1. If you need money for another better net-net investment

In this case, the new investment should be clearly better. Investors are easily tempted to jump from one position to another, especially if the current stock ownership feels boring. This should be strong avoided, and changes should only be made when they rationally appear to be well justified.


There are also some special cases that affect the sale of a stock. First, the stock has been acquired below its net cash value (cash and cash equivalents less all liabilities) and the company no longer has much operational business, but is basically “sitting” on its cash pile. In this case, it may be reasonable to sell a share when it reaches its net cash value because it hardly has any other business value. Similarly, if a company’s business has long been unprofitable or the business typically is hardly ever valued over its tangible book value, then selling at that price may be the most sensible solution.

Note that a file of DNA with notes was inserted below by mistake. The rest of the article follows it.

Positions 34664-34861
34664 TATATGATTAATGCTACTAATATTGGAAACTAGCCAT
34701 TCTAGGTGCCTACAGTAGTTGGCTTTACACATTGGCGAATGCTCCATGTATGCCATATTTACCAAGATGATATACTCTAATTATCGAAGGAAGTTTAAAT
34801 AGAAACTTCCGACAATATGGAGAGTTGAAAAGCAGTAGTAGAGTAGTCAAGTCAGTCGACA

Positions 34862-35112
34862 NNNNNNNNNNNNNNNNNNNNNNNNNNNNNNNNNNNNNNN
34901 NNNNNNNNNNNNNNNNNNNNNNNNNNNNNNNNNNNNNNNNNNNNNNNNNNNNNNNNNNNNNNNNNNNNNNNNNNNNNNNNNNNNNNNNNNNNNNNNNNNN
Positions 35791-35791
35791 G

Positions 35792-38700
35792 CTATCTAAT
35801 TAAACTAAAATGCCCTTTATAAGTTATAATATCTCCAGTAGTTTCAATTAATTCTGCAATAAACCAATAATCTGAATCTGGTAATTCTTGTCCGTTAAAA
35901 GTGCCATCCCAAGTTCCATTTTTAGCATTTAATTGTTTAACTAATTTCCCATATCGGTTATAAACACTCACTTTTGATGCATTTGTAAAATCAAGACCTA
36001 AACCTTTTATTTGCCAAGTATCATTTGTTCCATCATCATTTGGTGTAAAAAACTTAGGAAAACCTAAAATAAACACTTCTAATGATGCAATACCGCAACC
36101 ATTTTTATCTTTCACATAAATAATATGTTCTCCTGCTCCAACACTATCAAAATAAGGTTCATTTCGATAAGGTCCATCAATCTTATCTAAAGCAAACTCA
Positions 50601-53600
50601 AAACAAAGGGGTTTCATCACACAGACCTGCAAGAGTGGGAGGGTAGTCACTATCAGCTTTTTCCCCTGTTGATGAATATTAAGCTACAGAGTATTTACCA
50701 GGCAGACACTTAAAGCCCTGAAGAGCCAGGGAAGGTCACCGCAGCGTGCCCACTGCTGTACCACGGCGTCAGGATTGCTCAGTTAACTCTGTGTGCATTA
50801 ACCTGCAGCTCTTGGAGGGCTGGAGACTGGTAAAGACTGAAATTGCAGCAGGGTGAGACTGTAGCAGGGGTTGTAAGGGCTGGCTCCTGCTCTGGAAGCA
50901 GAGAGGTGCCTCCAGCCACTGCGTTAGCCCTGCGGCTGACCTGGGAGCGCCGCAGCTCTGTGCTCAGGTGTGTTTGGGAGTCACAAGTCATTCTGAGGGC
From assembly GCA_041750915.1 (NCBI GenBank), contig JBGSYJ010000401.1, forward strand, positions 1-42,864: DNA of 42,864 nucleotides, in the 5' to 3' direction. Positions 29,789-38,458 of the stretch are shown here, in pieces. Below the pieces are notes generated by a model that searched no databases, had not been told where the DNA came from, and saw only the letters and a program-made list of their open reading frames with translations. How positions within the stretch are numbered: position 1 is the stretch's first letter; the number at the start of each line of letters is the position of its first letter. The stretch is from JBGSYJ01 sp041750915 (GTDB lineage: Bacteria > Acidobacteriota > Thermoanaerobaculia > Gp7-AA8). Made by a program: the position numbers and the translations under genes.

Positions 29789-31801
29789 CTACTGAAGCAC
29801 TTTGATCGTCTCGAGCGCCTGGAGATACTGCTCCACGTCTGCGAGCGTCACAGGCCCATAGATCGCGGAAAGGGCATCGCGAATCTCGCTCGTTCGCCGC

Remember when selling net-nets:

* Do not sell too early or precipitately (especially if the share price has risen quickly) – prefere sell in parts

* Be prepared to hold the shares for at least 1-3 years

* Make a new analysis, if the share price has risen or dropped sharply

One thought on “When You Should Sell Net-Net?

  1. Hi there,

    I have recently come across your blog and I’m enjoying reading your work!

    From the studies I’ve read through Net-net returns decline if the holding period is under 1 year. for example 1 or 6 month rebalancings. Some studies indicate rebalancing each year is superior to holding for 2-3 years but others suggest otherwise. I’m currently undecided on this but the discount to market value is clearly an important factor. Buying a basket of the absolute cheapest net-nets which are unprofitable is likely to yield the best returns.

    I’ve added a link to your blog on my blog page which you can find here;


    I’m a UK based investor and I focus on Net-nets, Micro/Nano caps and OTC/Dark stocks.